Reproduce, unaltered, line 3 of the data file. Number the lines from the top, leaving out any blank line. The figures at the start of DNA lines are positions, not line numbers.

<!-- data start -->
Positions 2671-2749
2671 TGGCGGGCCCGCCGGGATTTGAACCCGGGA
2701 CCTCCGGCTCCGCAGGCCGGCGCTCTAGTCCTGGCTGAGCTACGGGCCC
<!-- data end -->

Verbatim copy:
2701 CCTCCGGCTCCGCAGGCCGGCGCTCTAGTCCTGGCTGAGCTACGGGCCC